Who is Khamenei?
To understand Khamenei’s vision of pursuing an independent foreign policy and his current isolation from reality, we must remember his political background.
In short we can say that he is a product of the 1960s and 70s - a nationalist who remains anti-American. However, he accepts the limits. His contemporaries who espoused a non-aligned foreign policy have either been deposed, are dead or have now accepted that in order to survive they have to comply with the political order imposed by the US. The long list includes Nasser, Castro, Kaunda, Mandela, Mugabe ...
Although Khamenei now hates the left, that was not the case when he was in opposition to the shah’s regime. In fact it is his persistence on remaining a religious nationalist that stops him understanding the contradiction of abiding by neoliberal economic policies while at the same time attempting to maintain a degree of independence in foreign policy. When your economy is so dependent on International Monetary Fund loans and global finance capital, when in order to satisfy their demands you privatise major industries and services, make all jobs insecure and create mass unemployment, you cannot maintain the support of your own people. Then when the superpower intervenes and punishes you with severe sanctions, you will face a serious crisis.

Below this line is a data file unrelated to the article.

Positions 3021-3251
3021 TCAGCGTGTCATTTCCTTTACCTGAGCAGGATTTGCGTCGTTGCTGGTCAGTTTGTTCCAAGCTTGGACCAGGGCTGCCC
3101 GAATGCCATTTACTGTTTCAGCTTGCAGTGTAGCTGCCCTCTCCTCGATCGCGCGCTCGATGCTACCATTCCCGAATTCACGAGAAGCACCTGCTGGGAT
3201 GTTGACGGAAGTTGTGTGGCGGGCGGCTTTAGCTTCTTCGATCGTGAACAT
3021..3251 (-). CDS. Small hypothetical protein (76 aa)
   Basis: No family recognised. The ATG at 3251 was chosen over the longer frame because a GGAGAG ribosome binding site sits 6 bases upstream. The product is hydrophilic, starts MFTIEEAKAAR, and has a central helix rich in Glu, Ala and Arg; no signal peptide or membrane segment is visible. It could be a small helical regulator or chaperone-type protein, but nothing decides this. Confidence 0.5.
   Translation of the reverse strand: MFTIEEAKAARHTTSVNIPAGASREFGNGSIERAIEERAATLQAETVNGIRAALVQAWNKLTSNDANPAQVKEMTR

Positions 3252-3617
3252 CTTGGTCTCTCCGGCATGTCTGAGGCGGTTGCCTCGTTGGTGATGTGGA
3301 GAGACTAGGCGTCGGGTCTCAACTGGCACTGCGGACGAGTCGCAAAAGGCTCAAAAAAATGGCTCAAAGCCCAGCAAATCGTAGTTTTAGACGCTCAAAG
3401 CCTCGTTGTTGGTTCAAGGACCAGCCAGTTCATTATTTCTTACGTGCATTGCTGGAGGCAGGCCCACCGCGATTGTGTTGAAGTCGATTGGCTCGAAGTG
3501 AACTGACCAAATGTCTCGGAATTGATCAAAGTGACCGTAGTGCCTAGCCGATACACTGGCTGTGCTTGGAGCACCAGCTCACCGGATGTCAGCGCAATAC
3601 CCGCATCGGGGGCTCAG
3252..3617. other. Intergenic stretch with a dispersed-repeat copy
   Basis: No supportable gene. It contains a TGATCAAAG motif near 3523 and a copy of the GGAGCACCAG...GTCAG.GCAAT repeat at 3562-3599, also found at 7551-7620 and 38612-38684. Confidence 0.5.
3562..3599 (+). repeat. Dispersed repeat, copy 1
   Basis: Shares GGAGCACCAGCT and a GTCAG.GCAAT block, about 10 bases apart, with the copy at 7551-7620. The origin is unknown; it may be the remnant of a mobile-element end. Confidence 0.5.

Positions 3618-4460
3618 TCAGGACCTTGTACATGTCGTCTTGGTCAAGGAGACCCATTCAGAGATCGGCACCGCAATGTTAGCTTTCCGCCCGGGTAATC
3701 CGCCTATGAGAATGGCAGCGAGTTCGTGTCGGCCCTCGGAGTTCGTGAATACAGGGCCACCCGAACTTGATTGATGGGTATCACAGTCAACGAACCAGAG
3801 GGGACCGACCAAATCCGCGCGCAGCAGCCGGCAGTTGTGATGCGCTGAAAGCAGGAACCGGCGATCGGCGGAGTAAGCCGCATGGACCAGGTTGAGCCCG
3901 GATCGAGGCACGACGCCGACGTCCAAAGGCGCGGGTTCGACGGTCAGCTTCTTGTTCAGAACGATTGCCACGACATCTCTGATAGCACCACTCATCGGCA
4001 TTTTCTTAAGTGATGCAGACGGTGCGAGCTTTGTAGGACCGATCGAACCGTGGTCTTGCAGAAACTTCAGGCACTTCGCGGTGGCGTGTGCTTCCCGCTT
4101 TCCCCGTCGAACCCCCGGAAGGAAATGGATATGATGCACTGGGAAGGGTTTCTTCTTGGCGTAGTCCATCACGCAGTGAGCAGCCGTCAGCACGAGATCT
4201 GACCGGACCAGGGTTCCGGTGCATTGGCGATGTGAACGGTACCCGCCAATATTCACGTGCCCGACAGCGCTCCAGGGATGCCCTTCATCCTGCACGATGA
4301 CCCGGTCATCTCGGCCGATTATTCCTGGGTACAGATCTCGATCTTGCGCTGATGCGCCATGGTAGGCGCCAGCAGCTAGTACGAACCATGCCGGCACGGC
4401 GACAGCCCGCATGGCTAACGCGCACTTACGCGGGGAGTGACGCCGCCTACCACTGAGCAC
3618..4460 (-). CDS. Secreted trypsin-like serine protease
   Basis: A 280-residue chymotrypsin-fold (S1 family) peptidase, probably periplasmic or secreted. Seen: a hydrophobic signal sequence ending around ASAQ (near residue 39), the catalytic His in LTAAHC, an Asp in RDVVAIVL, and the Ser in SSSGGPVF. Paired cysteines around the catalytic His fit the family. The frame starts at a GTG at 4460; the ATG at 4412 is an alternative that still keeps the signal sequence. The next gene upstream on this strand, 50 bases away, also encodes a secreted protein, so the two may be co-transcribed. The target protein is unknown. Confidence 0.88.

That is why no amount of ‘advice’ from the reformist and religious/nationalist figures inside or outside the country will change Khamenei’s politics. He stubbornly wants to remain the ‘non-aligned’ leader of a thoroughly corrupt capitalist state. So far constant political crises in the US, economic help from China and political and military support from Russia have helped him survive, but it is difficult to predict how long the current situation will last.
Back in 1964, Khamenei attempted to expose the referendum called to support the shah’s phoney ‘White Revolution’. He talked of the “satanic American policies of the Pahlavi regime”.2 It is not clear if he opposed the granting of voting rights to women in the same way as his predecessor, ayatollah Ruhollah Khomeini, did. Either way, the shah’s secret police arrested him and he was flown to Tehran to spend two months in solitary confinement, during which he was tortured.